Jones Happy to be Part of 'One-One Punch' with Titans

Pairing with fellow wide receiver A.J. Brown in an offense that also features Derrick Henry puts defenses in a tough spot, the newly acquired wide receiver says.

Everybody knows how A.J. Brown feels about having the opportunity to play alongside Julio Jones.

He’s electrified and exuberant. The Tennessee Titans wide receiver once had a picture of Jones in his locker. He said he uses Jones to gauge how he measures up to the best receivers in the game.

Thursday, during his first press conference since the Atlanta Falcons traded him to the Titans, Jones made it abundantly clear that the warm feelings run both ways.

“Very excited,” Jones said after his first practice with the team Thursday. “Just for us to be a one-two punch, or a one-one punch or however you want to look at it. He’s definitely the No. 1 receiver. Definitely a dog. Has that competitive nature in him.

“Just showing him the little things that I know from being in the league. He has it all. Just being able to play with him now, it’s going to be a very exciting season.”

Surely, Jones and Brown share the same excitement for what could be. The Titans' offense has a chance to be one of the most explosive in the league, right up there with Kansas City, Seattle, Buffalo, Dallas and others.

The possibilities seem endless. The popular question after the Titans traded for Jones: How will opposing teams handle that offense?

Jones has consistently produced Pro Football Hall of Fame-worthy numbers over his 10 seasons with the Falcons. Among all active players, Jones ranks second in receiving yards (12,896), third in receptions (848) and 11th in touchdowns (60). He’s currently the all-time leader in yards per game with 95.5 on average. The seven-time Pro Bowler posted six consecutive 1,000-yard seasons from 2014-2019 and has led the league in that category twice, including 2015 when he had 1,871, which is the second-highest single-season total in league history.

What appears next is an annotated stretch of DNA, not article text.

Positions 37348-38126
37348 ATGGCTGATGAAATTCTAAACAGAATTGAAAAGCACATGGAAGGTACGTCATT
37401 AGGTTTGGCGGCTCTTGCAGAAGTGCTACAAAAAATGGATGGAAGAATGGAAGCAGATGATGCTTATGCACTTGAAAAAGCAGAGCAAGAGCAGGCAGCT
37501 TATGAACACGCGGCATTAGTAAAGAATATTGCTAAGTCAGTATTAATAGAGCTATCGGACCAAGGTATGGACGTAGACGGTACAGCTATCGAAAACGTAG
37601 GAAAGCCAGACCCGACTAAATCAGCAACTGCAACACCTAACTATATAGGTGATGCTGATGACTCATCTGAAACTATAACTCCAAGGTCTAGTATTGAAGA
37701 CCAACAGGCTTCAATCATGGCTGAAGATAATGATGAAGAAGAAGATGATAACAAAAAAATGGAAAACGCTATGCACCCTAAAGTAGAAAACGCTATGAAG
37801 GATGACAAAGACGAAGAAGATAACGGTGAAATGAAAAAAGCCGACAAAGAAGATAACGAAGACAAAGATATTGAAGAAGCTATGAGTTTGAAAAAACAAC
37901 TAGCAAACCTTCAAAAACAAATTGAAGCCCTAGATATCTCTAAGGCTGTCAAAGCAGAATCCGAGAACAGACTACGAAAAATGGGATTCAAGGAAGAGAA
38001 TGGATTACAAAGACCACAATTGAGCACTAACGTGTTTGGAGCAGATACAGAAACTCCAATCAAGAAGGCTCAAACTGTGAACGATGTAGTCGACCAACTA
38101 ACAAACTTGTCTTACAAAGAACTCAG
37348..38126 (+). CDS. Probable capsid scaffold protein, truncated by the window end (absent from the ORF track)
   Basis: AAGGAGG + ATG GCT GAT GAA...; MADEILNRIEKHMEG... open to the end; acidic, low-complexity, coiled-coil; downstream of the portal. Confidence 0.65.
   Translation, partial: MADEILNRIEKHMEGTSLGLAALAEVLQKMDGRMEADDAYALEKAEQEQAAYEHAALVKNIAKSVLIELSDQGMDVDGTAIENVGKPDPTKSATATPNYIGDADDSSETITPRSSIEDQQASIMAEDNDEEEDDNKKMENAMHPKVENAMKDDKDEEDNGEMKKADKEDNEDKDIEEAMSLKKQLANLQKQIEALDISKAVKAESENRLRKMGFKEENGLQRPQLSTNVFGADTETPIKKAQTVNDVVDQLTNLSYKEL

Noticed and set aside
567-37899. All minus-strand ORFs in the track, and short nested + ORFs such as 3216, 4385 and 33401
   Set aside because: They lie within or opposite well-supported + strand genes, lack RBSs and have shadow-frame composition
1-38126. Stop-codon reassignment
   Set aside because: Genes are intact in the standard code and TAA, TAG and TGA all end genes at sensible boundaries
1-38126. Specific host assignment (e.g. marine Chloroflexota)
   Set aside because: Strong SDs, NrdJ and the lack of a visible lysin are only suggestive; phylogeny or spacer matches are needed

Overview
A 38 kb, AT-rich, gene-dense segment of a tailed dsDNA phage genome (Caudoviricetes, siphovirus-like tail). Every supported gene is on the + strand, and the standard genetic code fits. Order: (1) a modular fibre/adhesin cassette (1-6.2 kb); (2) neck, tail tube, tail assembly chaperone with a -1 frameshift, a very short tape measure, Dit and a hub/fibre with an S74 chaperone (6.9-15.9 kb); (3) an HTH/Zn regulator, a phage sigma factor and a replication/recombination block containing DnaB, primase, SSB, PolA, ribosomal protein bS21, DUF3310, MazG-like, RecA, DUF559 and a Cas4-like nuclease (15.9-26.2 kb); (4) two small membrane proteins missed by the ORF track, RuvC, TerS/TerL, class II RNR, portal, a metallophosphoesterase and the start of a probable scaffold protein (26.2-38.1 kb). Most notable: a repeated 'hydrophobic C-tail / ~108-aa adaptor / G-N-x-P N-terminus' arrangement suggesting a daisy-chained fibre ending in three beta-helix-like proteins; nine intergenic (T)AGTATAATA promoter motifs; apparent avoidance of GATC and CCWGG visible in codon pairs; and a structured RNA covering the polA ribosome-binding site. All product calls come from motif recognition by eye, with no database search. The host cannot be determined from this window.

Sure, a hamstring injury limited him to 771 yards and three touchdowns in nine games this past season. But he was still more productive than many teams’ No. 1 wide receiver.

Brown quickly has asserted himself as one of the top young wide receivers in the game. He went over 1,000 yards in each of his first two seasons, earning his first career Pro Bowl selection this past season when he recorded 1,075 yards and 11 touchdowns.

The potential for the Titans’ offense goes well beyond the wide receiver duo to-be.

There’s running back Derrick Henry to account for too. Arguably the best player at his position, Henry has shown no signs of slowing down despite large workloads in each of the last two seasons (more than 300 carries in each). He has won the league’s rushing title in consecutive seasons and became the eighth member of the 2,000-yard club in 2020.

The Titans’ offense won’t change with two premier wide receivers. Henry will still get his. As Jones said, defenses seemingly face a decision with no correct answer.

“If you want to stay in the box with nine in the box, a guy like Derrick Henry in the backfield, you have to respect him. That’s when me and A.J. go to work outside,” Jones said. “If you want eight in the box, Derrick is going to go to work in the backfield.

“... You have to pick your poison at the end of the day.”

Jones and Brown aren’t new to each other. They have talked plenty in the past. Leading up to the trade, Brown heavily pushed for the Titans to make it happen on his social media platforms, making it known how badly he wanted to play with Jones.

“Just being under one roof, on the same team as one another, it’s kind of a dream,” Jones said. “What he doesn’t know is that I love to play with him as well. It’s definitely mutual in that sense.”

Brown and quarterback Ryan Tannehill recently had dinner with Jones. It was during that meeting when Jones picked his new jersey number (No. 2) and allowed Brown to keep No. 11, the number he donned for 10 seasons in Atlanta.

There’s no personal significance to the new number. Just like everything else for Jones these days, it’s something new. And perhaps, a message for opponents.

“He tried to give me 11. … I didn’t want it. That’s his number,” Jones said. “I just went with No. 2. Me, him, Derrick...1 plus 1 is two. Two times 11 is 22.

“It’s kind of like, ‘you are going to have to deal with us.’”